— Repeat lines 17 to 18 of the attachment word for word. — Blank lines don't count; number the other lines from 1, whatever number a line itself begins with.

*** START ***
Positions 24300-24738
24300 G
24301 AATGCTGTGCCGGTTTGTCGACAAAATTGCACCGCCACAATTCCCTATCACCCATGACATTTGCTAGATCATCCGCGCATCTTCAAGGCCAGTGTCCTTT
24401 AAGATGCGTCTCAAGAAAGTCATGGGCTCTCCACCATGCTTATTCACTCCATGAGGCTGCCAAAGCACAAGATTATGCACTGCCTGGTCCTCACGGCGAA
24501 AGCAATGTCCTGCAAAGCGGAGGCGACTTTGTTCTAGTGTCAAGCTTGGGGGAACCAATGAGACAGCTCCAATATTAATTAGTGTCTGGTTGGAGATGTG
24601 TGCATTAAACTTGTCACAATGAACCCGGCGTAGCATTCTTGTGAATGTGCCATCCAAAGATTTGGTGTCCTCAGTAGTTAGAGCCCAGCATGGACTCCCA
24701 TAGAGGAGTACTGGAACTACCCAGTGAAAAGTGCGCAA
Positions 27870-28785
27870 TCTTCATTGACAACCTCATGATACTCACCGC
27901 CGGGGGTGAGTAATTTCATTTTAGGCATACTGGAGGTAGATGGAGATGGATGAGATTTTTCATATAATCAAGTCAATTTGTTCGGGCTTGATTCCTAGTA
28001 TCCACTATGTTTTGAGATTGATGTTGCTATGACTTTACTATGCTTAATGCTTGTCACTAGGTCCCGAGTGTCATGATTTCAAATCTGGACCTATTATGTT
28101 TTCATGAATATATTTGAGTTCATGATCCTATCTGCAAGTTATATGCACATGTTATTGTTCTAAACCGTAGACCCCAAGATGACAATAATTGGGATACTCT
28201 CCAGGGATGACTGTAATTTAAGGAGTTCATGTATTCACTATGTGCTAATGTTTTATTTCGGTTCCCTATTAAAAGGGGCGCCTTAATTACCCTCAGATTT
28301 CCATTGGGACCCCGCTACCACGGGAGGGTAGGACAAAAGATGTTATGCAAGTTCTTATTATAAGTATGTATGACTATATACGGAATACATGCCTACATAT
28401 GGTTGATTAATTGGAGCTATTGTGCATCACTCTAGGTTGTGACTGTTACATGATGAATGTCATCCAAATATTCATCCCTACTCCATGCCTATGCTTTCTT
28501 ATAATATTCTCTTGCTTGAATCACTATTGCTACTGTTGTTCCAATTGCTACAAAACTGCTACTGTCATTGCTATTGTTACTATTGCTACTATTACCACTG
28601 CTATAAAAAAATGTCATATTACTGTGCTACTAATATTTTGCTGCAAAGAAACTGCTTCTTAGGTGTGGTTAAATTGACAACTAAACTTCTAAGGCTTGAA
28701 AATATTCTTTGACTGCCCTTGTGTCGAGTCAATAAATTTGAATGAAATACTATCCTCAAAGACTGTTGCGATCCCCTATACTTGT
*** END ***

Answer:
28601 CTATAAAAAAATGTCATATTACTGTGCTACTAATATTTTGCTGCAAAGAAACTGCTTCTTAGGTGTGGTTAAATTGACAACTAAACTTCTAAGGCTTGAA
28701 AATATTCTTTGACTGCCCTTGTGTCGAGTCAATAAATTTGAATGAAATACTATCCTCAAAGACTGTTGCGATCCCCTATACTTGT